3.  It’s dumb for ESPN to fire him? You make this assertion but do not say why.  You want to have the tail wagging the dog. Sorry but in the real world, your private employer can fire you for almost any reason. You seem to be saying that Paul’s “rights” trump the people WHO ARE PAYING HIM. . . . Who cares if its marketing or why they did it. They have the right to.

Pete’s brief but calm response to him only appeared to anger him further so I suggested the exchange be discontinued on the grounds that neither one was going to change the other’s mind. Nicki Leone, however, had a far more eloquent response, and I quote it in full because it clearly defines the original problem and the reason why the firing should raise alarms.

I think your letter-writer is hiding behind technicalities. It’s true that freedom of speech is a constitutional right, and therefore, narrowly interpreted, means simply that you can’t be arrested for expressing your opinions. But a narrow interpretation of freedom of expression is a philosophically lazy position. I’d say that Shirley’s situation is more analogous to that of a whistle-blower. The question is not whether Shirley has a right to say something. But whether ESPN has a right to fire him for saying it. In our current near-laissez-faire capitalist culture, corporations work hard to maintain absolute control over their image, and since thanks to the Internet there is no longer a line between the “public” and “private” life, companies feel entirely justified in firing people over things they say on Facebook, for example.

Our collective response to this has been troubling: we self-censor ourselves in public forums because we know that now these are no longer places for personal freedom of expression. They are de facto public statements for which we will held accountable, and which will have farther-reaching repercussions than might be expected for a simple amusing post of the photo of the night you spent hanging out in a bar with your friends. We have ceded, almost without a fight, the encroachments of corporate interference into our social lives and their right to enact judgments upon us when our personal inclinations run against their perceived corporate interest. In its own way, it is not dissimilar to living in a religious state.  Somehow being a “good citizen” means being a good company man.

But freedom of expression shouldn’t be interpreted narrowly. Its power is in its universality. At the heart of the First Amendment is not a simple guarantee that you won’t be thrown in jail, but a promise to the country that an individual’s opinions will always be honored, and a recognition that in diversity of opinion is strength. And the First Amendment is founded on the assumption that we can judge for ourselves who is and isn’t worth listening to. Any governmental—or corporate—attempt to make those judgments for us violates the fundamental principle of Freedom of Expression.

Shirley’s case is a little more nuanced, because he is a reporter for a news organization, which by definition holds itself to certain standards of neutrality and objectivity. ESPN would never, for example, decline to report on an NFL team just because the team owner or manager cussed out the organization on THEIR Facebook page. They exist to report, not to judge. And in the case of Shirley, it sounds like ESPN is on even shakier ground because he was hired as an opinion writer—he was a blogger, with a specific abrasive style which the powers that be certainly knew about when they first offered him a contract. So unless that contract stated “thou shalt not give thy opinions upon any subject but basketball,” they didn’t have grounds to fire him. He wasn’t giving false information, he was giving his opinion. He was doing his job.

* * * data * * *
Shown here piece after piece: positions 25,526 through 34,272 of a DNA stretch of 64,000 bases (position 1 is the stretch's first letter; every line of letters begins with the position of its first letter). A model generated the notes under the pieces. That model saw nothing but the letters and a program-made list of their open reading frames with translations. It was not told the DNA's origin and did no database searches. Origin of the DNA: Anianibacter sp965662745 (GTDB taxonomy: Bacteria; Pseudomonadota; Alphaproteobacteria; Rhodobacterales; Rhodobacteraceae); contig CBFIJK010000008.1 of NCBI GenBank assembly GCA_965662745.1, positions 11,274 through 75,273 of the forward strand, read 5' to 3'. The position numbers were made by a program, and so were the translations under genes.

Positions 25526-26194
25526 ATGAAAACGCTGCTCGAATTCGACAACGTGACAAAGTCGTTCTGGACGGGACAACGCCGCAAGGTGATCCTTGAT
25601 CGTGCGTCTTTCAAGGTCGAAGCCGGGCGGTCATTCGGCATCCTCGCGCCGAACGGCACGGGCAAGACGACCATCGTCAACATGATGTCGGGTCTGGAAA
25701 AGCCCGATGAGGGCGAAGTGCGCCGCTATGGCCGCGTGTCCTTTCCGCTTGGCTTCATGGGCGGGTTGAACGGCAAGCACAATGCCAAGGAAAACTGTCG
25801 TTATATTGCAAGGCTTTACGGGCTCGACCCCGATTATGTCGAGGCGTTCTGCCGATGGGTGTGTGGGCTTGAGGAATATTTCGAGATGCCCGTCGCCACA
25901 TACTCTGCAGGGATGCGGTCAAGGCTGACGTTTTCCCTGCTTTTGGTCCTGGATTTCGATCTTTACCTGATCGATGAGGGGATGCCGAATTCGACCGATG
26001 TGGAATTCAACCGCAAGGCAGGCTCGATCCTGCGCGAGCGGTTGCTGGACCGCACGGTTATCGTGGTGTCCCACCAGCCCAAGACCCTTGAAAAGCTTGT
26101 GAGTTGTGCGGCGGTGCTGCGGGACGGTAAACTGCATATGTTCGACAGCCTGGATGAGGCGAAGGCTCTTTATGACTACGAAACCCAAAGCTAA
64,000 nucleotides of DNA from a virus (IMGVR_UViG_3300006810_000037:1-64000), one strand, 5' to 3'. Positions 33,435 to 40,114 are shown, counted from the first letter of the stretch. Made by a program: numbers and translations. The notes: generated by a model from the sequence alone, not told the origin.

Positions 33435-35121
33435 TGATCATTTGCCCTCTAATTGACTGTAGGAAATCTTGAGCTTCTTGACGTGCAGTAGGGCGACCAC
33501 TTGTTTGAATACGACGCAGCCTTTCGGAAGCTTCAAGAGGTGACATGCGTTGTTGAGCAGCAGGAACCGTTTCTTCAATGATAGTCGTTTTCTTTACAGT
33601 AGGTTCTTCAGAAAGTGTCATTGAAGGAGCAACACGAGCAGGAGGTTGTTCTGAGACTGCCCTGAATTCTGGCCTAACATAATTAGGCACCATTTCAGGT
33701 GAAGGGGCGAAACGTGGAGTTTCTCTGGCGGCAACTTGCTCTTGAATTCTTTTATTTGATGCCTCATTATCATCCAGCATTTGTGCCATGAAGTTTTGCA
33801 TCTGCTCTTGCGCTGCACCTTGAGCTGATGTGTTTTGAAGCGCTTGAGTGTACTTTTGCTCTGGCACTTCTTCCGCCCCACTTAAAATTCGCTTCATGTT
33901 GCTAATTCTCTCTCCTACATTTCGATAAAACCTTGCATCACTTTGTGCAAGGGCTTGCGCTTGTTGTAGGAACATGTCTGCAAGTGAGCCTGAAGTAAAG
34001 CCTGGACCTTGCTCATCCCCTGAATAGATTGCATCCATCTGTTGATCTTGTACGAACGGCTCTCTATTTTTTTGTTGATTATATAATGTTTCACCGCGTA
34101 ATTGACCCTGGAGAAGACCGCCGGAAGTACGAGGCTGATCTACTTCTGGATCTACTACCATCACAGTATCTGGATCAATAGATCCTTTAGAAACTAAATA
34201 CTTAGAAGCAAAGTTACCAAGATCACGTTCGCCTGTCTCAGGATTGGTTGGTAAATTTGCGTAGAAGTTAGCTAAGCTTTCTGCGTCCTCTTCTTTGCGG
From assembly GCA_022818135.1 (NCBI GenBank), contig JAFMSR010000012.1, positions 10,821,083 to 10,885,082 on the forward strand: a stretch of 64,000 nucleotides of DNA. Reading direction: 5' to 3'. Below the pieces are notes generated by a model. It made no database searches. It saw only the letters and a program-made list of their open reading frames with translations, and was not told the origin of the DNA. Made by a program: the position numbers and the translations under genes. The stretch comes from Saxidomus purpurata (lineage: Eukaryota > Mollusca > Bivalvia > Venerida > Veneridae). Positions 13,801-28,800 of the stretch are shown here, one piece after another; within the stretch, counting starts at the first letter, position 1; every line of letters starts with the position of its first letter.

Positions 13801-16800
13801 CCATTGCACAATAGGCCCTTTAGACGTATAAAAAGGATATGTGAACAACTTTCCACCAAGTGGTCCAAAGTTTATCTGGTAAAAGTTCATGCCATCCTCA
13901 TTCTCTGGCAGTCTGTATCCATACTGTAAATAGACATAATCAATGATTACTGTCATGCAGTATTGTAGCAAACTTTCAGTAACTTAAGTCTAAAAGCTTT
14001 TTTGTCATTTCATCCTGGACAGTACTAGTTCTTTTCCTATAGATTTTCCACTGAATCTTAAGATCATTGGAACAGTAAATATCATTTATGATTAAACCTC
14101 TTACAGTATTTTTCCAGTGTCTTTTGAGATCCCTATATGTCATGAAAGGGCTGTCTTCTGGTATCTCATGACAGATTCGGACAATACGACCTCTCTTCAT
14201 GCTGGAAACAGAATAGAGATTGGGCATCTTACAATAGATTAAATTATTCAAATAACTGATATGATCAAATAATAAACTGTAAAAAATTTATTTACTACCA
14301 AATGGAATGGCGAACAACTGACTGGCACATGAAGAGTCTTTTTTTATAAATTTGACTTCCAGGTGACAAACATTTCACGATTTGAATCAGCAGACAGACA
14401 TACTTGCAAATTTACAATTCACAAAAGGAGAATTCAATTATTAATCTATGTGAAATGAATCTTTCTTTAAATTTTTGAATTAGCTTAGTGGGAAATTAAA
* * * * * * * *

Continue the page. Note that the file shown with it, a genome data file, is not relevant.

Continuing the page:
I think ESPN displayed a corporate cowardice in firing Shirley. They should have relied on the universal caveat I’m sure is printed somewhere on their site—that the views and opinions expressed by the writers do not necessarily reflect those of the organization. That is all they needed to say.

This country is on a disturbing road. Our constitutional liberties, which have defined the freedom America stands for, are under relentless if fairly quiet attack. I am not going to get into a political discussion, but the issues brought up here by Pete, by the letter writers, and by Nicki highlight what should be of concern to everyone. Certainly, Pete has the right to express his views. BiblioBuffet is not going to tone them down, or nor will the editorial team suggest that he stick to a straightforward review of a book and an author/commentator he cares about. Is the issue worth talking about? It’s up to you and me and Pete and ESPN. But it is not one BiblioBuffet is going to sweep under the rug.

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Issue of August 7, 2011

In this week’s issue, we have some fabulous reading for you with hot recommendations to match the weather. Check it out, then settle in with a good book from our list, some cold water or iced tea, and a porch chair or blanket under a tree.

Being that Americans are as a culture vastly overweight it’s not surprising that there are a lot of books out there on how to lose the excess. Lindsay Champion, in The Weight of My Words, reviews one that is not a self-help book, as most are, but is instead a memoir of a life remembered with honesty, if not intimacy. Despite that, she says, the book offers “a quarter ton of inspirational wisdom.”

Who, really, is the man called “the father of our country”? Was he more myth than real? Nicki Leone tackles the complex new biography of George Washington  and discovers  a dramatic book that, while it may be the part-time victim of an adoring biographer, still remains a “vivid, captivating, engaging, and enlightening” (and thoroughly researched) read in  The Man Behind the Myth.

Sometimes the best stories are not in a book. Lauren Roberts shares one story—a true one that happened just this past week in Santa Barbara—that combines horror, sadness, courage, strength, and hope for the whole world in A Story to Remember.

Katherine Hauswirth joins BiblioBuffet again with a superb essay  that looks at two books with a common theme: relationships with another person and with nature. You wouldn’t think that two books that came out of some of California’s most beautiful country could infuse and inform our societal relationships, but in fact they can as can be seen in How to Be Together; How to Be Alone.

Hotels often hold a mystique over us, especially if we stayed in them as children. One of the most stylish of hotels—the Hotel Commodore in New York City—gave its guests a special bookmark souvenir that is the focus of Lauren Roberts’s attention in Come Again!